Using perspective in landscape drawing can be perplexing and challenging, but perspective is one of those important elements of picture-making that makes your picture believable. Here, we will talk about simple one- and two-point perspective.
Where your eye meets the horizon is called the eye level or horizon line. That imaginary line is a straight, horizontal line. The horizon line will naturally change as you lower or elevate your viewpoint. If you elevate your view point, you will be looking down at the horizon line. This is called above eye level or bird's-eye view. If you are below the horizon line, it's called below eye level, or worm's-eye view. The horizon line or eye level, once established, does not change. There can be only one horizon line in any one picture.
Somewhere along that horizon line is the vanishing point, an imaginary point where parallel lines eventually meet. When you look at railroad tracks, you notice that in the distance the tracks seem to converge at one point. That is the vanishing point. Sketches A, B and C illustrate this simple one-point perspective.
In two-point perspective, two sets of parallel lines go to two vanishing points (see the diagram on the next page). This is important to remember when you are including houses and barns in your landscape, because not every barn or house will be situated with its front plane parallel to your view or picture plane, as in one-point perspective.
In the diagram at right, all parallel lines at an angle to the frontal plane converge to one point —VP —the vanishing point. The bench and open box are below eye level, so you see inside the box and the top of the bench. If they were moved closer to the VP, you would see less of the inside of the box and less of the bench seat.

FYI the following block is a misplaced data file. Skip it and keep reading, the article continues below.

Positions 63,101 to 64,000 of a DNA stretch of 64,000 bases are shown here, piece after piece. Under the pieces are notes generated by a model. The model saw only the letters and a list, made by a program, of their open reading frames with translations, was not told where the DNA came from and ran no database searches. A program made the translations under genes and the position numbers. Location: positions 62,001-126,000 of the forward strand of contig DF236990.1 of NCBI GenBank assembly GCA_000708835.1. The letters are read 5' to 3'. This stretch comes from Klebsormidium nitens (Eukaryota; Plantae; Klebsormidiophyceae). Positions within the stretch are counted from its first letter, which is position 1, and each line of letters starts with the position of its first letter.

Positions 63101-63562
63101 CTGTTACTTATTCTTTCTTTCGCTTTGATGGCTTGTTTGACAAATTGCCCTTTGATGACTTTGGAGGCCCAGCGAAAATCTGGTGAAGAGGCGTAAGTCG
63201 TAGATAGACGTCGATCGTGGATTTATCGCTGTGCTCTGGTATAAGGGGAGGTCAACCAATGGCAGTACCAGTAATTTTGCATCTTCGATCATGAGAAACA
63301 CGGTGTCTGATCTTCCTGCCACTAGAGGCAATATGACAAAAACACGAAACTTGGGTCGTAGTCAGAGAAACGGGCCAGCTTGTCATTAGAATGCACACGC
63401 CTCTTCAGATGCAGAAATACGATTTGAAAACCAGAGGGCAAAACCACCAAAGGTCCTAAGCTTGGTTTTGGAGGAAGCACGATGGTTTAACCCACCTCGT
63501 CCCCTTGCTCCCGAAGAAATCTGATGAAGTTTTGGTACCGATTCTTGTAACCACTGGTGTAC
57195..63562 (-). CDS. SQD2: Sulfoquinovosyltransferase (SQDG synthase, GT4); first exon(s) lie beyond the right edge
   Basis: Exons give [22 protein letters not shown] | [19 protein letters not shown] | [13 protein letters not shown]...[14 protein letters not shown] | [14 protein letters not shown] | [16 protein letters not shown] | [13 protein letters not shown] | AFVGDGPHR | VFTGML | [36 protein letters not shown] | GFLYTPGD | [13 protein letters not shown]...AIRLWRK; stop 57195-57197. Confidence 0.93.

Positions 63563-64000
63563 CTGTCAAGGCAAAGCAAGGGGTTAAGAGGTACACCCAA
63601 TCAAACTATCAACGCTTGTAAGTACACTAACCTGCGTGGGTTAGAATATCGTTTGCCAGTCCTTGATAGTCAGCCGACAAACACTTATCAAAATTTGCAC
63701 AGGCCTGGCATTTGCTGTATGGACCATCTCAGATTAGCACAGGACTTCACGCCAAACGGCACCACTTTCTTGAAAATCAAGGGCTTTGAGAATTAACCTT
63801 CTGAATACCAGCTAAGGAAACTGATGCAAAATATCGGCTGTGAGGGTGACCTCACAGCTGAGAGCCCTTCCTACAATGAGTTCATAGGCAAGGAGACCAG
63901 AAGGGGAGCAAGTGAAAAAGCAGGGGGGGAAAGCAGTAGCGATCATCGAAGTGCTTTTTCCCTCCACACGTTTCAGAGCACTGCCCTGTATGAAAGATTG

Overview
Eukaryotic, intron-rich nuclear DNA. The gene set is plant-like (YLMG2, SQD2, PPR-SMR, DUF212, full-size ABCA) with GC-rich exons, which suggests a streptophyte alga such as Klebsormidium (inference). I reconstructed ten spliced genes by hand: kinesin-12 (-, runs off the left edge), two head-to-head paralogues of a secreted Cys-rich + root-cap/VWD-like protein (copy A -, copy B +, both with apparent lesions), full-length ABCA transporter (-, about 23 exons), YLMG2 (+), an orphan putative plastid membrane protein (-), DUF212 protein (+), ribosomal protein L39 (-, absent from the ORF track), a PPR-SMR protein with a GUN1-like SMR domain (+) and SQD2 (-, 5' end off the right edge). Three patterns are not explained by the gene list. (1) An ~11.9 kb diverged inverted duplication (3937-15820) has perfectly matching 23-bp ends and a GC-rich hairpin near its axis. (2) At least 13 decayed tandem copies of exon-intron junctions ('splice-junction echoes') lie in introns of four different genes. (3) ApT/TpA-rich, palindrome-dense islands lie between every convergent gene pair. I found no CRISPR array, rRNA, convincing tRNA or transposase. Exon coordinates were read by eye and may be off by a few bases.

Drawing B shows a plowed field. Like railroad tracks, the furrows recede to one point along the horizon line, which is the vanishing point.
In drawing C, a meandering stream diminishes in width as it reaches the horizon line, and disappears into a field or valley beyond. That point on the horizon line is the VP.
Because the old barn and shed are situated at an angle to the artist's viewpoint, the front and side of each building have their own vanishing points. That means all parallel lines on each plane converge to their own vanishing point, one to the right, and one to the left, as shown in the diagram above.
Once you decide on your horizon line or eye level and your vanishing points, the remainder, like roof angles, clapboard, windows and doors, will all fall into their rightful place. For a better understanding, lay a piece of tracing paper over the finished drawing below and trace the lines to their respective vanishing points.
Road Side, 11" x 14", graphite pencil on 2-ply Strathmore bristol,
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